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In women with normal ovarian function, the pituitary gland releases certain hormones during the menstrual cycle, which causes a small number of egg-containing follicles in the ovaries to begin maturing. Usually, only one follicle — a sac that's filled with fluid — reaches maturity each month.

When the follicle is mature, it bursts open, releasing the egg. The egg then enters the fallopian tube where a sperm cell might fertilize it, resulting in pregnancy.

Premature ovarian failure results from one of two processes — follicle depletion or follicle disruption.

Follicle depletion

Causes of follicle depletion include:

  • Chromosomal defects. Certain genetic disorders are associated with premature ovarian failure. These include Turner's syndrome, a condition in which a woman has only one X chromosome instead of the usual two, and fragile X syndrome, a major cause of intellectual disability (intellectual development disorder), formerly called mental retardation.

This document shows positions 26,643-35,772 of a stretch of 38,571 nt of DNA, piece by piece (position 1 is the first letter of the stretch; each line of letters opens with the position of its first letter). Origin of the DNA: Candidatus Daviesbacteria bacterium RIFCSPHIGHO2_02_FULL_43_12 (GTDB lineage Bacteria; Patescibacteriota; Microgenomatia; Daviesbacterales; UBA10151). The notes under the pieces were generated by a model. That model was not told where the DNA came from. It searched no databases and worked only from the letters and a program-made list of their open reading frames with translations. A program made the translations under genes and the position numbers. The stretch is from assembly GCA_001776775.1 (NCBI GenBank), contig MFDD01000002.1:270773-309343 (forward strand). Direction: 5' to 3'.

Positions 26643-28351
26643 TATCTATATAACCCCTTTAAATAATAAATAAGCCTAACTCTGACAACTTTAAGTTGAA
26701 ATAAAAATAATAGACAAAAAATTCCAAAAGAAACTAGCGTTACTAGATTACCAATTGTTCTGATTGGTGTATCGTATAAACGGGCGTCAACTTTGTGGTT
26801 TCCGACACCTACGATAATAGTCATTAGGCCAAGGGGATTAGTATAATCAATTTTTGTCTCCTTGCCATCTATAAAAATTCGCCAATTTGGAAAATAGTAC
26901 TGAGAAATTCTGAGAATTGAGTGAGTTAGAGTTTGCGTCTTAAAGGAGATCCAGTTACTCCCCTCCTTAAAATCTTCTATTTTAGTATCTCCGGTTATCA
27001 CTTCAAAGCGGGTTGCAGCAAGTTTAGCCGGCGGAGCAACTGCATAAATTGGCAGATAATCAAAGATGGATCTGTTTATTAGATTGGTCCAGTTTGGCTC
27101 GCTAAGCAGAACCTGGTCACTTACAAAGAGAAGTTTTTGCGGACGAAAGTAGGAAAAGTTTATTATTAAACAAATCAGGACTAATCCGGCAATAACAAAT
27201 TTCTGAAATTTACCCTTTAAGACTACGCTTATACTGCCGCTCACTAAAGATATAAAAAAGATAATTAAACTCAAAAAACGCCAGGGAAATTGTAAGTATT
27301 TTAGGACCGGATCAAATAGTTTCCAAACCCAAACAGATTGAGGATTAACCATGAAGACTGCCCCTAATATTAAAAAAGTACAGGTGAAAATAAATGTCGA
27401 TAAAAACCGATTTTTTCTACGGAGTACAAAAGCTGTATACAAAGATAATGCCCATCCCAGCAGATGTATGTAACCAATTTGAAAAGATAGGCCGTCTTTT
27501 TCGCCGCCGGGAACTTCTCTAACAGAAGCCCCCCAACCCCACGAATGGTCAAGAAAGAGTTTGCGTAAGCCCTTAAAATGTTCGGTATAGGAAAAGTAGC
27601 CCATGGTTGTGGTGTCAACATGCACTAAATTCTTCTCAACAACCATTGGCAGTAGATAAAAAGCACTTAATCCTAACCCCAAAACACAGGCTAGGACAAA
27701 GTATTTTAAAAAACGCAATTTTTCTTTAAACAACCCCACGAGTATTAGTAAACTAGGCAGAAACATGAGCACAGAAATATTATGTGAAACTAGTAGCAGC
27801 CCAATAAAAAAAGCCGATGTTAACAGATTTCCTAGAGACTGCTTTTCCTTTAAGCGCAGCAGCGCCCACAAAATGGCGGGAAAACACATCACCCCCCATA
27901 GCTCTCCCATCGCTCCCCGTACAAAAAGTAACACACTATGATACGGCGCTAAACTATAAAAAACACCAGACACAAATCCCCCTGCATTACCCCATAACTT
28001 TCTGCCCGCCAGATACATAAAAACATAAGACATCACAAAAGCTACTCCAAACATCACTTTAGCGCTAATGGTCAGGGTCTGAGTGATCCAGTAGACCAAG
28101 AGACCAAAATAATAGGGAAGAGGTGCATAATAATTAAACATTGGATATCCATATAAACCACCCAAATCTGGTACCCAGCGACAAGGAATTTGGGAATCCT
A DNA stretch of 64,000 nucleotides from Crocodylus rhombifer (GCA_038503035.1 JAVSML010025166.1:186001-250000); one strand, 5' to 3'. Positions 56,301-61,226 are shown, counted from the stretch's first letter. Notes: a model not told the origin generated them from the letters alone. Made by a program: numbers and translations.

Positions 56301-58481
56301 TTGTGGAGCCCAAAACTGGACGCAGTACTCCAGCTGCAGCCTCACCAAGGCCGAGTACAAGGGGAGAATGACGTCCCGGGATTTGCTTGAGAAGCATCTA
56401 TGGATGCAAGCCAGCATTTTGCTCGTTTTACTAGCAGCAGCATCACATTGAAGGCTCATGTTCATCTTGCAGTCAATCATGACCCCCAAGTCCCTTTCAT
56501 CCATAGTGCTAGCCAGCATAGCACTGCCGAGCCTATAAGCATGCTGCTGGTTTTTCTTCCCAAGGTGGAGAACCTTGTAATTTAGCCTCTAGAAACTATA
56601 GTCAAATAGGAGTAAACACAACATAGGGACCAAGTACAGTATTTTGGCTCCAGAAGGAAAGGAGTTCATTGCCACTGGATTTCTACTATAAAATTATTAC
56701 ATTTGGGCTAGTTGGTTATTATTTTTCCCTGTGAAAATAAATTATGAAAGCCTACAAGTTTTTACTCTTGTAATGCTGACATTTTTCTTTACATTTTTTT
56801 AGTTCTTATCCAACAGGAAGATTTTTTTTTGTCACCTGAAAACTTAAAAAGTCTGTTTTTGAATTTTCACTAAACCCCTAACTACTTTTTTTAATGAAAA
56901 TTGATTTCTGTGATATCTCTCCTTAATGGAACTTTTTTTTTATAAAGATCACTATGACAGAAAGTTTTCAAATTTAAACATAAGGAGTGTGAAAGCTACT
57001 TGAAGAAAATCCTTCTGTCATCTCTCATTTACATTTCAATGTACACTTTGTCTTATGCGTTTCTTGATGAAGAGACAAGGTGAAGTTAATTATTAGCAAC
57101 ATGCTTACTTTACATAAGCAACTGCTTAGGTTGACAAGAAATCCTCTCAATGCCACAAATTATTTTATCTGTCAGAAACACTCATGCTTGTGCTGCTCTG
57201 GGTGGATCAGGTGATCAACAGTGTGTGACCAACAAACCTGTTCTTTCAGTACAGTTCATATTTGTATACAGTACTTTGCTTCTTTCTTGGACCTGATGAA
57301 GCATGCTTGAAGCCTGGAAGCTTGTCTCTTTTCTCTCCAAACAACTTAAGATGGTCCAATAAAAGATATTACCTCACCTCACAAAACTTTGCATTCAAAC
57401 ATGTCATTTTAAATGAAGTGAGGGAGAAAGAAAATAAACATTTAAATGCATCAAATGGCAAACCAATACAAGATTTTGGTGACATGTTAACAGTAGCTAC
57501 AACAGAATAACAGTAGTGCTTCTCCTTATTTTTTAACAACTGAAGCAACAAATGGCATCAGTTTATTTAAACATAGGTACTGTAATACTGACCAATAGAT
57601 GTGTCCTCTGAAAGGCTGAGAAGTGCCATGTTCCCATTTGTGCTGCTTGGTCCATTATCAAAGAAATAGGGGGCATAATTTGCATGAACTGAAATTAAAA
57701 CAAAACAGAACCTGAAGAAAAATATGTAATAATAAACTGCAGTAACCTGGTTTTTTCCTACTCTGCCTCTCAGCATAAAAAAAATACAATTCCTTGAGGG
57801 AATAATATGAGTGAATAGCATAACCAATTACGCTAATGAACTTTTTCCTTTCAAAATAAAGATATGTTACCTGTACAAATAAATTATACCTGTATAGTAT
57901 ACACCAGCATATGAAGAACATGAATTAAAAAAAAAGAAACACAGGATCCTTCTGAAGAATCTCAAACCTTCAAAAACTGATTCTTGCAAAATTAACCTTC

• Toxins. Chemotherapy and radiation therapy are the most common causes of toxin-induced ovarian failure. These therapies may damage the genetic material in cells. Other toxins such as cigarette smoke, chemicals, pesticides and viruses may hasten ovarian failure.

Follicle dysfunction

Follicle dysfunction may be the result of:

  • An immune system response to ovarian tissue (autoimmune disease). Your immune system may produce antibodies against your own ovarian tissue, harming the egg-containing follicles and damaging the egg. What triggers the immune response is unclear, but exposure to a virus is one possibility.
  • Unknown factors. If you develop premature ovarian failure through follicular dysfunction and your tests indicate that you don't have an autoimmune disease, further diagnostic studies may be necessary. An exact underlying cause often remains unknown.
Feb. 12, 2014